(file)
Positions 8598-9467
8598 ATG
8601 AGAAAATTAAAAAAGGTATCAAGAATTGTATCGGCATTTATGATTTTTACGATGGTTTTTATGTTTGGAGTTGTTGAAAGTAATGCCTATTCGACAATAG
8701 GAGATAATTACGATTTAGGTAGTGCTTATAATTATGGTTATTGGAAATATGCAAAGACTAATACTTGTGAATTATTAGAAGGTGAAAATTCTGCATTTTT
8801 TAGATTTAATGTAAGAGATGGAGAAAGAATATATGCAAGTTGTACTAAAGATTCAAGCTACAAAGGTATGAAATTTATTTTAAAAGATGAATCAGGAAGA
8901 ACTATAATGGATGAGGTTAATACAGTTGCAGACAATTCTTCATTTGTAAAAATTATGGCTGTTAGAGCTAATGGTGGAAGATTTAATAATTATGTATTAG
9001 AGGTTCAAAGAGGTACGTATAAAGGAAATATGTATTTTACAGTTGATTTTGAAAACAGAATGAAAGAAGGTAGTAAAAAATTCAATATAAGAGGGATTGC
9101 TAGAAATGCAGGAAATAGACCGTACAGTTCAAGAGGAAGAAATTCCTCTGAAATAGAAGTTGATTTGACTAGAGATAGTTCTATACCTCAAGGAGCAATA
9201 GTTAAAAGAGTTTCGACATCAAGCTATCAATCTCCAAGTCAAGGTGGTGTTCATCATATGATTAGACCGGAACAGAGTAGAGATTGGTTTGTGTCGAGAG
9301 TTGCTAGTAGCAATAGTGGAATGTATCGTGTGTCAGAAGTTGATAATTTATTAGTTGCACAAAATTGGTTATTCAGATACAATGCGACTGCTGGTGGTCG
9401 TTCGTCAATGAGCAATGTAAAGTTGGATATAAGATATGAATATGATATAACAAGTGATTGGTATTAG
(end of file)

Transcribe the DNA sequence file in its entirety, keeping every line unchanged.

Positions 8598-9467
8598 ATG
8601 AGAAAATTAAAAAAGGTATCAAGAATTGTATCGGCATTTATGATTTTTACGATGGTTTTTATGTTTGGAGTTGTTGAAAGTAATGCCTATTCGACAATAG
8701 GAGATAATTACGATTTAGGTAGTGCTTATAATTATGGTTATTGGAAATATGCAAAGACTAATACTTGTGAATTATTAGAAGGTGAAAATTCTGCATTTTT
8801 TAGATTTAATGTAAGAGATGGAGAAAGAATATATGCAAGTTGTACTAAAGATTCAAGCTACAAAGGTATGAAATTTATTTTAAAAGATGAATCAGGAAGA
8901 ACTATAATGGATGAGGTTAATACAGTTGCAGACAATTCTTCATTTGTAAAAATTATGGCTGTTAGAGCTAATGGTGGAAGATTTAATAATTATGTATTAG
9001 AGGTTCAAAGAGGTACGTATAAAGGAAATATGTATTTTACAGTTGATTTTGAAAACAGAATGAAAGAAGGTAGTAAAAAATTCAATATAAGAGGGATTGC
9101 TAGAAATGCAGGAAATAGACCGTACAGTTCAAGAGGAAGAAATTCCTCTGAAATAGAAGTTGATTTGACTAGAGATAGTTCTATACCTCAAGGAGCAATA
9201 GTTAAAAGAGTTTCGACATCAAGCTATCAATCTCCAAGTCAAGGTGGTGTTCATCATATGATTAGACCGGAACAGAGTAGAGATTGGTTTGTGTCGAGAG
9301 TTGCTAGTAGCAATAGTGGAATGTATCGTGTGTCAGAAGTTGATAATTTATTAGTTGCACAAAATTGGTTATTCAGATACAATGCGACTGCTGGTGGTCG
9401 TTCGTCAATGAGCAATGTAAAGTTGGATATAAGATATGAATATGATATAACAAGTGATTGGTATTAG